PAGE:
US President Donald Trump

Trump’s COVID-19 treatment complete as second wave of virus is unfolding: Report

*Trump physician’s prognosis is said to have placed the US President among fortunate victims of the virus, who tend to display minor symptoms that improve over the course of a week

*CDC warns that people who are merely overweight, not necessarily obese, appear to be more vulnerable to more severe effects of COVID-19

Isola Moses | ConsumerConnect

While stressing the fact that overweight adults face special risks in contracting the novel Coronavirus pandemic, Dr. Sean Conley, US President Donald Trump’s White House physician in the White House, has said the president had completed his treatment for COVID-19.

Conley reportedly approved Trump’s return to public events Saturday, October 10, according to agency report.

The physician’s prognosis is said to have placed the United States President among the fortunate victims of the virus, who tend to display minor symptoms that improve over the course of a week or so.

Recall that Trump began treatment Friday, October 2, 2020.

It was learnt the three drugs used to treat the President are also drawing more interest from health experts.

These include Remdesivir, an antiviral drug that has emergency use authorisation (EUA) to treat COVID-19 patients.

Daniel O’Day, Chief Executive Officer (CEO) of Gilead told CNBC that the company would have enough of the drug by the end of this month to treat patients worldwide.

However, as cases of the virus infections are surging around the world, with fall and winter approaching in some lands, the second wave of the Coronavirus that health experts are fearing appears to be unfolding, according to report.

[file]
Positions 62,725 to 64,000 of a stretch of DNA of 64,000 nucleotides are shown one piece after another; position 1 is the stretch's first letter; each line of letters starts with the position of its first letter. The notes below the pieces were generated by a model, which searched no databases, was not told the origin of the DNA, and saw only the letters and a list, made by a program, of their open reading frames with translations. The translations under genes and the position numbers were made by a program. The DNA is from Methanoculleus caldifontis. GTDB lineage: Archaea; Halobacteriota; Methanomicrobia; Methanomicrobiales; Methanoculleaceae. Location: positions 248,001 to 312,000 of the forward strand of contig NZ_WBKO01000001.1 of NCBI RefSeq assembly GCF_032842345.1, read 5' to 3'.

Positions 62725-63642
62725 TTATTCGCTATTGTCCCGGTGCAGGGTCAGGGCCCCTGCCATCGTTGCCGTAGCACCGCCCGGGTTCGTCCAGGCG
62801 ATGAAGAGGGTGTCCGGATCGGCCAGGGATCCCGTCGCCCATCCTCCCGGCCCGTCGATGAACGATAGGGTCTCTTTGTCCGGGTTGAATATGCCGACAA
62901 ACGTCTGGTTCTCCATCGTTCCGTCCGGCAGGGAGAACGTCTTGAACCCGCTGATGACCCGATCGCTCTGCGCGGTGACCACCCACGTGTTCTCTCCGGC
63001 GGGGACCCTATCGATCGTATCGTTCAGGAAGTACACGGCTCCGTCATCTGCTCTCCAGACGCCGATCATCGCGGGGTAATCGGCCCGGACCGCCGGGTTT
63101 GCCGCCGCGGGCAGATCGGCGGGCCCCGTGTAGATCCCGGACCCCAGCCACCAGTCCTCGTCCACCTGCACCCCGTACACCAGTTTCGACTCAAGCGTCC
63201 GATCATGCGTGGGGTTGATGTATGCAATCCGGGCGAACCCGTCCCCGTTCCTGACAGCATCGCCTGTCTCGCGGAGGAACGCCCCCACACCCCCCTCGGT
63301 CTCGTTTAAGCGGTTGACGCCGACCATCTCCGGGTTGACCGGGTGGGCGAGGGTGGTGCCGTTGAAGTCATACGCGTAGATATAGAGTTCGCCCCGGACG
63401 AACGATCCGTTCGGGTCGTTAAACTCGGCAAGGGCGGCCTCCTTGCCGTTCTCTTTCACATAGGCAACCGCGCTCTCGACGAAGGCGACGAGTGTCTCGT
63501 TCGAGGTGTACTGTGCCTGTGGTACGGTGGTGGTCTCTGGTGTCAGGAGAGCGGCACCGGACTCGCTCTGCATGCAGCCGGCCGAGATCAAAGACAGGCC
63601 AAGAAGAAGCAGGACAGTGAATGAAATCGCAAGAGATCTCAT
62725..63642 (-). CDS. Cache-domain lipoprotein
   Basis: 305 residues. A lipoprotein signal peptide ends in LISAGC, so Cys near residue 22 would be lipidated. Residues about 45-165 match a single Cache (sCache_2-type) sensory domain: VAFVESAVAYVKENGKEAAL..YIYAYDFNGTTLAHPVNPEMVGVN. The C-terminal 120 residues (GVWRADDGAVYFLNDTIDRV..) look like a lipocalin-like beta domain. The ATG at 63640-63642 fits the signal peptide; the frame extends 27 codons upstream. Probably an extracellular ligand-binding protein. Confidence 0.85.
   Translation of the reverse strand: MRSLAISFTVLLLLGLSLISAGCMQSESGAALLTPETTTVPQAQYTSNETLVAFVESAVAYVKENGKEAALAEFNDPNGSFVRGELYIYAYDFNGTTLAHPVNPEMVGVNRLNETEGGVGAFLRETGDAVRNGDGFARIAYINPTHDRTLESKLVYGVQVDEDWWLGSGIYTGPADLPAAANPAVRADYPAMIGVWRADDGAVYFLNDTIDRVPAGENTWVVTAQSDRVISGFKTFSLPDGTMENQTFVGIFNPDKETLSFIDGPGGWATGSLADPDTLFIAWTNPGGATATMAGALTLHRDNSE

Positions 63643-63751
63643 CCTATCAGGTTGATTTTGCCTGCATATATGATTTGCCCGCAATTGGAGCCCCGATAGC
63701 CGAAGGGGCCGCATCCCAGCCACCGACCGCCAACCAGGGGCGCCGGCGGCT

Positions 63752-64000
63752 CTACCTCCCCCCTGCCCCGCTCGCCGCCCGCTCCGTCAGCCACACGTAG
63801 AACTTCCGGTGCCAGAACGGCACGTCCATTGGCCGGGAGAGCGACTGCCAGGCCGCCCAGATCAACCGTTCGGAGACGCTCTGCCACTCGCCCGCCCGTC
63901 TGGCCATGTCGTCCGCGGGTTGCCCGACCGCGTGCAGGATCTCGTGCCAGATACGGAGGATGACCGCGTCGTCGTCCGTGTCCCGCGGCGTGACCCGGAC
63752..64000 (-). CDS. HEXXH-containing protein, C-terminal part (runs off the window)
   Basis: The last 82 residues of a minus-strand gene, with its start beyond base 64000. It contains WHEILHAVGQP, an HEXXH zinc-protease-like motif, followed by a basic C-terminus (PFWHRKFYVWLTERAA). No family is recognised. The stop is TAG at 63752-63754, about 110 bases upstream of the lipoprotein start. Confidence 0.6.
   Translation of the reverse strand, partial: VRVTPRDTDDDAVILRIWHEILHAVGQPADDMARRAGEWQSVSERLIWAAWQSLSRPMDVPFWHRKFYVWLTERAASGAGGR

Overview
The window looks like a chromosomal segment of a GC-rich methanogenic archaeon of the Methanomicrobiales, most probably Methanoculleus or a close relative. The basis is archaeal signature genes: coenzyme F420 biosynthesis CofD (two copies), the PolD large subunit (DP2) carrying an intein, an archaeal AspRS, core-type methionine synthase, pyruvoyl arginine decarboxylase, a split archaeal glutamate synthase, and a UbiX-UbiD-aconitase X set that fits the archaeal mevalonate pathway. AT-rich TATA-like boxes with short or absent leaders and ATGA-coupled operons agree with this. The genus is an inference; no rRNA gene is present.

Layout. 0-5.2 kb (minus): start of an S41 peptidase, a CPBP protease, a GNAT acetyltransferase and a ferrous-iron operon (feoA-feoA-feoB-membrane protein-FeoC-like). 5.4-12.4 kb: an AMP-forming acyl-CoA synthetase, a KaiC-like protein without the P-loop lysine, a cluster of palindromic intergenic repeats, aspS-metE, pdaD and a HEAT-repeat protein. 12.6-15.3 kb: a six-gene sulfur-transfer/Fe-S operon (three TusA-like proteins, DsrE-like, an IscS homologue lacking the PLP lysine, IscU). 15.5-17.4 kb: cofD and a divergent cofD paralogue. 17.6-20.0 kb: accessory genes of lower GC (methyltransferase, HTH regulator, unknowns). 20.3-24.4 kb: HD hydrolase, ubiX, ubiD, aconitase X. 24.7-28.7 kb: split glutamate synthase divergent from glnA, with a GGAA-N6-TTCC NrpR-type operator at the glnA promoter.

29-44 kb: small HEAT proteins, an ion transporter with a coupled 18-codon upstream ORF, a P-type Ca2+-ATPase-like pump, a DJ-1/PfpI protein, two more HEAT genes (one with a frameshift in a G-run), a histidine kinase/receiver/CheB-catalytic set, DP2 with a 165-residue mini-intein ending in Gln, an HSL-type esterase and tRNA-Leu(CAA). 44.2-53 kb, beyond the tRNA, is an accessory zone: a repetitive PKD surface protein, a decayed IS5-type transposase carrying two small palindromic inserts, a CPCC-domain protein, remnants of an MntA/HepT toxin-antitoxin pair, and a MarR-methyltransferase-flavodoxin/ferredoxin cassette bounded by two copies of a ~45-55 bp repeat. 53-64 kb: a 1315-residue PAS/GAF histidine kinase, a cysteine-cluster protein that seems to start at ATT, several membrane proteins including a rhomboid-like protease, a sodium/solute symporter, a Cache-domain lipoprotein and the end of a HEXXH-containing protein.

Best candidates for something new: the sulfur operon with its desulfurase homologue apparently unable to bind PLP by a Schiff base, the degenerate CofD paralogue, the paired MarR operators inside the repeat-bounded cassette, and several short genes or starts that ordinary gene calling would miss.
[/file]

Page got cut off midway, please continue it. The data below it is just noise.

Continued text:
For instance, the World Health Organisation (WHO) reported a record one-day increase in worldwide cases Thursday, October 8, which is an increase of 338,779 in 24 hours, largely because of new cases in Europe.

The US is also dealing with a rapid increase in cases in most areas of the country.

An analysis of data compiled by Johns Hopkins University showed new cases of the virus increased by more than 45,000 in a 24-hour period.

Meanwhile, the Centers for Disease Control and Prevention (CDC) has updated its warnings to state that people who are merely overweight, not necessarily obese, also appear to be more vulnerable to more severe effects of COVID-19.

Report stated that the National Center for Health Statistics estimates that more than 70 percent of adults in the US were either overweight or obese between 2015 and 2016.

The update also makes clear that people who smoke, or have a history of smoking, also appear to be at an increased risk from the coronavirus.

Other risk factors include cancer, kidney disease, heart conditions, and compromised immune systems.

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